Jan. 12 (UPI) -- The partial government shutdown entered its 22nd day Saturday, making it the longest closure in U.S. history -- a milestone most members of Congress observed on the way back to their home states for a week.
The shutdown surpassed the previous record closure of 21 days, which began Dec. 16, 1995, under the administration of President Bill Clinton. This is the third shutdown under President Donald Trump, though the others -- two days starting Jan. 20 and one day on Feb. 9 -- were much shorter.
And with Congress' departure from Washington, D.C., for a week back in their home states, there doesn't appear to be an end in sight for the shutdown.
The impasse centers on $5.7 billion Trump wants to fund a physical wall along the U.S.-Mexico border. The House and Senate passed a new stopgap funding bill without the wall money he sought by Dec. 21, but the president refused to sign the legislation.
The newly Democrat-controlled House is refusing to add the funding into its legislation. This week, it passed a series of bills funding individual departments and agencies of the government, including Transportation, Housing and Urban Development, Agriculture and Food and Drug Administration.
The Republican-controlled Senate was not expected to pass the legislation.
On Saturday, Trump called on Democrats to return to Washington, D.C., to solve the dispute and reopen the government.
"Democrats should come back to Washington and work to end the Shutdown, while at the same time ending the horrible humanitarian crisis at our Southern Border. I am in the White House waiting for you!" he tweeted.
The shutdown has left 800,000 federal employees on furlough or working without pay. They missed their first paychecks Friday and thousands began applying for unemployment. Trump promised to sign legislation passed by Congress to provide back pay to some 800,000 federal employees out of work because of the partial shutdown.
Meanwhile, the Trump administration this week agreed to keep funding food stamp benefits, but recipients will end up receiving next month's funds by Jan. 20. That's weeks earlier than normal, Politico reported.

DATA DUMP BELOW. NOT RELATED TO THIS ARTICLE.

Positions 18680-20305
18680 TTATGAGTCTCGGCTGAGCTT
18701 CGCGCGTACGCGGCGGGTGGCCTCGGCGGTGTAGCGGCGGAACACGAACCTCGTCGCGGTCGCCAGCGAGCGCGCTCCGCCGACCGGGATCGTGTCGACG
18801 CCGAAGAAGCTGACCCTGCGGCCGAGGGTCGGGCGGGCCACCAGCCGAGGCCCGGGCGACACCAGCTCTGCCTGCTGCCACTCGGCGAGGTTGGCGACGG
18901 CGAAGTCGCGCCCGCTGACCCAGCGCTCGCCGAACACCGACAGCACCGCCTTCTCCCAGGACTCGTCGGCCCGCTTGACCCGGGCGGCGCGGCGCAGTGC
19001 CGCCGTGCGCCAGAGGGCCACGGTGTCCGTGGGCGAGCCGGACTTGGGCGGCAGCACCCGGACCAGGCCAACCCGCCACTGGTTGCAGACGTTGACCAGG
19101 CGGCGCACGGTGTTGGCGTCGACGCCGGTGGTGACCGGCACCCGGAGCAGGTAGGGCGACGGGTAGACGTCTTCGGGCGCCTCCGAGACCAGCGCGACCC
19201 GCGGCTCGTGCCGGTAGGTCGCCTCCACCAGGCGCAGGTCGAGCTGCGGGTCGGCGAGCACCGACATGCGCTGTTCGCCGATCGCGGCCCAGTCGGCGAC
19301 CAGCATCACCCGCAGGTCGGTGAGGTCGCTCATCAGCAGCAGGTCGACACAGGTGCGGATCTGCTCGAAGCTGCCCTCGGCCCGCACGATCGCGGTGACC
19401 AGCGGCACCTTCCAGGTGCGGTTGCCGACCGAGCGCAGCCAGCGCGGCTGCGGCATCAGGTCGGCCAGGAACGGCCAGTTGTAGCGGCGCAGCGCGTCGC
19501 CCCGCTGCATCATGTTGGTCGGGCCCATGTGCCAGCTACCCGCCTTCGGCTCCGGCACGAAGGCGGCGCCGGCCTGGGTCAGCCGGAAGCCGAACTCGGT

Representatives from grocery retailers said they're preparing for an unusually early onslaught of people using some $4.8 billion of benefits in the Supplemental Nutrition Assistance Program.
"We don't know of any time this has ever happened," said Hannah Walker, senior director of technology and nutrition policy at the Food Marketing Institute.
In addition, screening officers with the Transportation Security Administration will receive a one-time $500 award that will appear in their accounts in a "few days" that are under "unique authorities provided TSA in law, Administrator David Pekoske posted on Twitter.
The bonus is "in recognition of their hard work during yet another busy holiday travel season, maintaining the highest of security standards during an extraordinary period," Pekoske wrote on Twitter.
He added: "While I realize this is not what you are owed for your hard work during pay period 26 and what you deserve, I hope these actions alleviate some of the financial hardship many of you are facing."
Because the workers are considered "essential," they have been working without pay since the shutdown started three weeks ago. The TSA also is processing payments to employees who worked on Dec. 22, the day the shutdown began.
The agency reported a 5.6 percent unscheduled absences rate compared with 3.3 percent one year ago. "Most security standards remain uncompromised at our nation's airports," despite the sick calls, Assistant Administrator for Public Affairs Michael Bilello tweeted Saturday.
Federal workers rally against shutdown